The Metropolitan King County Council on Tuesday said more work is needed on a proposed ordinance related to wineries, distilleries and breweries that operate in unincorporated areas of the county.

The ordinance, which affects a total of 41 businesses in the Sammamish and Snoqualmie valleys and the Enumclaw area, was scheduled for a vote but instead was sent back to the council’s Local Services and Land Use Committee. Councilmember Sarah Perry, the ordinance’s sponsor, requested the referral.

Fate of King County wineries, breweries and distilleries once again in County Council’s hands

Perry said that in dozens of conversations, it became clear the ordinance’s complications “require deeper conversations and considerations.”

The ordinance was intended to comply with an order from the Growth Management Hearings Board (GMHB), which earlier this year invalidated an ordinance that was passed in 2019. The deadline to comply is Friday, and Perry said previously that not doing so could put the county at risk of sanctions from state agencies and make it ineligible for certain types of loans or state grants. Council members didn’t disclose what, if any, impact there could be from not voting on the ordinance.

King County has appealed the GMHB’s ruling in King County Superior Court.


Perry said that she didn’t want to rush the process for an issue that dates back years. A legal and political battle has swirled throughout the county, but especially in Woodinville, which receives hundreds of thousands of visitors at its approximately 130 wineries, microbreweries and cideries in the area.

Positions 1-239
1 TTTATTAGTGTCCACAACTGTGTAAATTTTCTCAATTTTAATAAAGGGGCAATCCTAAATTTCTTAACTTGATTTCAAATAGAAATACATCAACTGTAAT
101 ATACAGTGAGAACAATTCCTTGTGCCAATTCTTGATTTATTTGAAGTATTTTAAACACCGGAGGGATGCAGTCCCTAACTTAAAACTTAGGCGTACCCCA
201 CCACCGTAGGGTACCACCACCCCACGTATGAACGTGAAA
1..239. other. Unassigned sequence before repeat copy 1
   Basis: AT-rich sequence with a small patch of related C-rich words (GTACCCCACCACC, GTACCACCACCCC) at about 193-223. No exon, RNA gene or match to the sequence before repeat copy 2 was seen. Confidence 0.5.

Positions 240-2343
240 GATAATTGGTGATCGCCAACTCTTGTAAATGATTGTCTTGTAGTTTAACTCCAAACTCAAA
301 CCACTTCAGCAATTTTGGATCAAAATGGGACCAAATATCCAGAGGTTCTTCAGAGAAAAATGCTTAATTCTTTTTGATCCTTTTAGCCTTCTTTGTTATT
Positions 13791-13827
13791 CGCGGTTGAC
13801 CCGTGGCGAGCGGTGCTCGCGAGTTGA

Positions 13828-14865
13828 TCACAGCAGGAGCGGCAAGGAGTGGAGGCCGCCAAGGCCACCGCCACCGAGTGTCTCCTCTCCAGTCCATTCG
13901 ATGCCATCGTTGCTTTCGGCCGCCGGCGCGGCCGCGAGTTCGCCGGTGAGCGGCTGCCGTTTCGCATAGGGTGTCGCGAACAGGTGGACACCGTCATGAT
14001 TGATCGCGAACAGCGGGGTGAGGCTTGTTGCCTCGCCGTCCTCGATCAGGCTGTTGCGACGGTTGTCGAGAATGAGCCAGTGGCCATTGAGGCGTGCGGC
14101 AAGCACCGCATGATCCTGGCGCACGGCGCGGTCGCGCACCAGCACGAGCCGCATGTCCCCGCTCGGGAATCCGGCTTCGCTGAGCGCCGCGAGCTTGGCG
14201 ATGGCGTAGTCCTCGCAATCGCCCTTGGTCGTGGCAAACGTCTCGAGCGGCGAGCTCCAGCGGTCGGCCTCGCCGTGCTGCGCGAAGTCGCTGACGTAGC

Under the proposed ordinance, the businesses operating outside city limits would need to have multiple stages of production on-site, among other changes associated with sales and daily operations, like limits on the size of a parking area or how many events are allowed each month.

The ordinance faced criticism from both supporters of the wineries, breweries and distilleries and opponents like the group Friends of Sammamish Valley, which challenged the earlier ordinance to the GMHB, alleging it didn’t comply with the Growth Management Act. Supporters said the requirements were too restrictive and may lead to some businesses having to shut down, while opponents don’t want the businesses to exist at all.

At Tuesday’s meeting, one supporter of the businesses asked councilmembers to “let this proposal wither on the vine.”

Matthews Winery owner Diane Otis brought copies of several state and federal licenses and permits for the tasting room and farm, located just outside Woodinville. She noted the business, which sits on eight acres, has operated for 20 years and has overwhelming support from the community and neighbors.

Meanwhile, Friends of Sammamish Valley founder Serena Glover said her group remains against the ordinance.

“The environmental community, farm businesses, and rural advocacy organizations are strongly united in opposition to the ordinance,” Glover said in an email.